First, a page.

March 3, 2008
London Again the Most Competitive Financial Center . . .
according to the third in a series of reports commissioned by--you guessed it--the City of London. The rankings, which have New York second and Hong Kong a distant third, are based on surveys of professionals. The surveys focus on 14 factors categorized into 5 key areas:
People involving “the availability of good personnel, the flexibility of the labour market, business education and the development of ‘human capital’.”
Business Environment covering “regulation, tax rates, levels of corruption, economic freedom and the ease of doing business.“
Market Access covering “the levels of securitisation, volume and value of trading in equities and bonds, as well as the clustering effect of having many firms involved in the financial services sector together in one centre.”
Infrastructure, focusing mainly on “the cost and availability of buildings and office space, although it also includes other infrastructure factors such as transport.”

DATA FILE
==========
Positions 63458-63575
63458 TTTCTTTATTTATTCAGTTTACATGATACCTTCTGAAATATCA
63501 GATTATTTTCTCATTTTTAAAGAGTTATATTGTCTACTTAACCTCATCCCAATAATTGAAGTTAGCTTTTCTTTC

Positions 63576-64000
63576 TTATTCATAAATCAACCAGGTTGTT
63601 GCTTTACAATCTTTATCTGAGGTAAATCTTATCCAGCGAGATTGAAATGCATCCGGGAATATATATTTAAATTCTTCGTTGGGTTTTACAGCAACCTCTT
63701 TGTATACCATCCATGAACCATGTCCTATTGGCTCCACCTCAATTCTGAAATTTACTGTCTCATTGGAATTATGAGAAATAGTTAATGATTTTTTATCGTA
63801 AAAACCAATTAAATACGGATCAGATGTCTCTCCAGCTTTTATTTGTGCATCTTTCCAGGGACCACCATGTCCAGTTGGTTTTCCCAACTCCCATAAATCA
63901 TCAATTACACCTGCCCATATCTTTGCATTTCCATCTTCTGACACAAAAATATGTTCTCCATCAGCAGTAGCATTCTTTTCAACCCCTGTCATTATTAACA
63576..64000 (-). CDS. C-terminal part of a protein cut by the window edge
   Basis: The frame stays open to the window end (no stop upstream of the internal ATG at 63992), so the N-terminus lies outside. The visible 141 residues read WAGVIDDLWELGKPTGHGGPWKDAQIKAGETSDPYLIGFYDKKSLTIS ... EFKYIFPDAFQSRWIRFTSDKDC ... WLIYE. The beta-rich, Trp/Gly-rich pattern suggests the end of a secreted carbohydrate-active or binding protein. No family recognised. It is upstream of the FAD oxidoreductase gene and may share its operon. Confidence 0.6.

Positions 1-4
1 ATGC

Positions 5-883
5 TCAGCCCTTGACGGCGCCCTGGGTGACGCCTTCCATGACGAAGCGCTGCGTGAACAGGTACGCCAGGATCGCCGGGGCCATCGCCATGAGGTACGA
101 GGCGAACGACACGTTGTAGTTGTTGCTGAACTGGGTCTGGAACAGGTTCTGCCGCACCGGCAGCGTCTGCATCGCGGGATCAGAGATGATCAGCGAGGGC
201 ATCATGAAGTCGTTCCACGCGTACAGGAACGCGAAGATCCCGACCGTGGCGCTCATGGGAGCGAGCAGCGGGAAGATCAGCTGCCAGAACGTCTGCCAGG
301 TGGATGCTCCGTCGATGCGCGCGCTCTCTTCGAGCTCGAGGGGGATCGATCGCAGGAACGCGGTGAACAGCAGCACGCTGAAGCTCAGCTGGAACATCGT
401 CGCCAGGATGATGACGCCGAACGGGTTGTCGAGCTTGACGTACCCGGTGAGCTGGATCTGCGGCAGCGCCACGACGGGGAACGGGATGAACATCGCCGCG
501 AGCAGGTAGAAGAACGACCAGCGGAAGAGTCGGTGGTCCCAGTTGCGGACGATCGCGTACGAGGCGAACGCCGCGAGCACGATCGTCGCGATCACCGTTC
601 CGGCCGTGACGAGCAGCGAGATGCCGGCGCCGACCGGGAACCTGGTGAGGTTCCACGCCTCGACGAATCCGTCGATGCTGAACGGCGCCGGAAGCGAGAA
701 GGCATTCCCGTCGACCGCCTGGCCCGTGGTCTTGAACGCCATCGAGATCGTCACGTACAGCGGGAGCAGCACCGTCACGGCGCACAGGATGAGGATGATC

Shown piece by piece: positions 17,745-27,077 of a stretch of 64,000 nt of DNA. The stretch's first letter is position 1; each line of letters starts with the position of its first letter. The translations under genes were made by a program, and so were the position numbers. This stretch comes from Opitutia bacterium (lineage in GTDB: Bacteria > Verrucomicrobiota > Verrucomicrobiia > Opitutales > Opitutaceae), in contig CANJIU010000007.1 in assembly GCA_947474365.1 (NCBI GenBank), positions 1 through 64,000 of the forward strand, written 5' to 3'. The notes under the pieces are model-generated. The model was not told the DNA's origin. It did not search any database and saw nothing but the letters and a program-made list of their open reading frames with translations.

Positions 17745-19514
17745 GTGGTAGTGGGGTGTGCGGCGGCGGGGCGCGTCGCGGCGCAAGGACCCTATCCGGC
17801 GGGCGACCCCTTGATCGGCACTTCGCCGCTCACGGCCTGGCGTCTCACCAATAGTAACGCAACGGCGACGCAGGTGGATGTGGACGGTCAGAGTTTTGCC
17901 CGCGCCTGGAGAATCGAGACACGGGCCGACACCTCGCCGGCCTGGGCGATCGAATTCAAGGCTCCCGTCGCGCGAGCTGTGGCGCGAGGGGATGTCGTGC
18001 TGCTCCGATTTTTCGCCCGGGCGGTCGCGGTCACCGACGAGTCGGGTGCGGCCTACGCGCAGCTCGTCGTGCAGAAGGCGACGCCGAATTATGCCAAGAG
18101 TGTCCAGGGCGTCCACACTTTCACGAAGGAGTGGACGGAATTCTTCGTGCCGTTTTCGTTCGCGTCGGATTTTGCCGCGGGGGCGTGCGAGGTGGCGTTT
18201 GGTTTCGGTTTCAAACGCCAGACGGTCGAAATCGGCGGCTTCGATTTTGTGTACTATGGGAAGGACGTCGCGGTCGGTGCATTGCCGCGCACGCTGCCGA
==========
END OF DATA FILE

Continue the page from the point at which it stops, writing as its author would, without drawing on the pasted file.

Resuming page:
General Competitiveness covering “the overall competitiveness of centres in terms of more general economic factors such as price levels, economic sentiment and how centres are perceived as places to live.”
NB: the rankings presumably were compiled before the announcement that the UK intends to crack down on favorable tax rules for non-domiciled foreign residents (non-doms).
Update: Apparently, some of the responses to the survey came back before the tax changes were announced, "[b]ut the 411 replies since last September show New York with a big lead over London."
Posted by: Paul Rose
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The technology sector attracts highly intelligent people, said
Weinger, whose career management company has more than 90 offices in
the U.S., Canada and the U.K. "But many are more comfortable working
with machines than selling themselves. To make positive career moves,
they have to market themselves effectively to non-techies.
Posted by: office jobs | May 22, 2009 2:22:08 AM